Moreover, plant management software can also support remote audits. Setting up profiles with access control allows third parties to access only specific records. Thus, document reviews can take place off site, reducing the resources needed to complete audits.
Food and beverage and CPG plants should look for a system that supports risk management. Identifying and managing your risks is critical from both customer satisfaction and compliance perspectives.
The right software will collect data from every shift and piece of equipment and trend the data automatically. Over time, patterns will emerge to help identify the biggest risks. Once the observed issues have been addressed, improvements in safety, quality, and performance follow.
Making sure that certificates and other necessary documents are up to date is cumbersome and error-prone with a paper-based system. Visibility into the supply chain also is an obstacle for manufacturers without digital records.
Plant management software simplifies vendor management with a convenient supplier portal. Not only can suppliers upload documents such as updated certificates, but automatic notifications can also be set up when documents are about to expire. These automated features save manufacturers the hassle of keeping track of expiration dates and chasing down suppliers for updated documents.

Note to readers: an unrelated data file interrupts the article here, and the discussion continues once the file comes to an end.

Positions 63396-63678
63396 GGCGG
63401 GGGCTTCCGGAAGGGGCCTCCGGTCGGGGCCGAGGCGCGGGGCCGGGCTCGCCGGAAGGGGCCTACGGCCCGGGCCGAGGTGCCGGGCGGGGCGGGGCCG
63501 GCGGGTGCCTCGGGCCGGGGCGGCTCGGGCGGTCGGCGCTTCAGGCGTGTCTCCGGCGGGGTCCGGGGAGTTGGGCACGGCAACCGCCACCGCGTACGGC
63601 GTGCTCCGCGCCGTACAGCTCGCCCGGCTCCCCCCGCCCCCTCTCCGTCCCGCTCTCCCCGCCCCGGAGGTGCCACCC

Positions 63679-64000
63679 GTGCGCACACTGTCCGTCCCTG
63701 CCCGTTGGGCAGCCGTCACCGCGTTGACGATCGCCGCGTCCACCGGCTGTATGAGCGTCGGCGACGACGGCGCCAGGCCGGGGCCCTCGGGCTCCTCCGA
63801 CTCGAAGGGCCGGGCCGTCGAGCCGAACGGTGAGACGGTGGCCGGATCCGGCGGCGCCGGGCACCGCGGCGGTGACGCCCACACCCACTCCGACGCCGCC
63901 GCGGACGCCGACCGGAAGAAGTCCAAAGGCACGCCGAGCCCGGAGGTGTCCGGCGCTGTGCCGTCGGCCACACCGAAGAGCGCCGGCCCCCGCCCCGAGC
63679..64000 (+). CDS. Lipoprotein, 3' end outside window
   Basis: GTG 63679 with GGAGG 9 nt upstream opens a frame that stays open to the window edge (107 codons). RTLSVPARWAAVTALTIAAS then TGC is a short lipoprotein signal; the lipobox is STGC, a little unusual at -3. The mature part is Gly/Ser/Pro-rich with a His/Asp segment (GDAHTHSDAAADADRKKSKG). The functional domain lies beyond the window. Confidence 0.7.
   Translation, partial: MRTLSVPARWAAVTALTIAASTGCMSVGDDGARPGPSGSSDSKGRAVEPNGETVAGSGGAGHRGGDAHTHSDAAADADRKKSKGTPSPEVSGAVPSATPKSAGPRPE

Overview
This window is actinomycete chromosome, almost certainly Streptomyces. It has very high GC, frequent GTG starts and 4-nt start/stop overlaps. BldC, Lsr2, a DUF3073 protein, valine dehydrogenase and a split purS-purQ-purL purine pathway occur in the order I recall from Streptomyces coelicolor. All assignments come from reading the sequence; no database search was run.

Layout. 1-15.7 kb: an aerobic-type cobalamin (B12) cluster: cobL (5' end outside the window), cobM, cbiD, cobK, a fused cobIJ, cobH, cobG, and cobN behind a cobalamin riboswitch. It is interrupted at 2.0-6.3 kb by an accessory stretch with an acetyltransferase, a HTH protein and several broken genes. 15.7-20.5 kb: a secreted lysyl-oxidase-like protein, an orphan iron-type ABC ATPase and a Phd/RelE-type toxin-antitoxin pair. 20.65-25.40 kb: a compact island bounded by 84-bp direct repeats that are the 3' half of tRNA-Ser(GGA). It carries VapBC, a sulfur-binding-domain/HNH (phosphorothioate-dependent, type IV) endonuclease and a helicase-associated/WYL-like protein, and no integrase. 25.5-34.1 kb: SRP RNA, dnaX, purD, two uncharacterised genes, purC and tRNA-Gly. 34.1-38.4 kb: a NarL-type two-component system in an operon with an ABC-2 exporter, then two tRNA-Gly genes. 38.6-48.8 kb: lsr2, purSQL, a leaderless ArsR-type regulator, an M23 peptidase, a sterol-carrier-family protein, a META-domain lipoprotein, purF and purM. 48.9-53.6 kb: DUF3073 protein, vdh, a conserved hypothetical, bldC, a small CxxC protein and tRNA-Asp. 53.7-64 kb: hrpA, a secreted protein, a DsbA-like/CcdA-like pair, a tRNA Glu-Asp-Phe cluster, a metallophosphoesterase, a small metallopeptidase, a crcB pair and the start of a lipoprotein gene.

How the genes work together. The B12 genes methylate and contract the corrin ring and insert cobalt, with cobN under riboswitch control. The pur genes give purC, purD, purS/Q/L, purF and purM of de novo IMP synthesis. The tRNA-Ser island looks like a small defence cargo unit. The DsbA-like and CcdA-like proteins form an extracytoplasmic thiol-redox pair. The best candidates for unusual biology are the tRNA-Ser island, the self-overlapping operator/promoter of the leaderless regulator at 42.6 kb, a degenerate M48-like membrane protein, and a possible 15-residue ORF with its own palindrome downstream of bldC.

The right software allows program documentation to be on hand and referenced throughout the facility. It simplifies compliance with programs like the FDA’s FSMA by connecting associated documents to them in the system. The result is a searchable, convenient database operators have at their fingertips right on the plant floor.
Business intelligence and analytics
When looking for management software for your plant, it should not only collect and store data, but also provide tools for business intelligence and analytics. With these features, key performance indicator (KPI) trends can easily be viewed.
All the information should be presented on compelling dashboards, allowing red flags to be easily pinpointed and tracking performance at a glance. The system should also allow the development of internal dashboards. For instance, various departments can customize dashboards to focus on their priorities.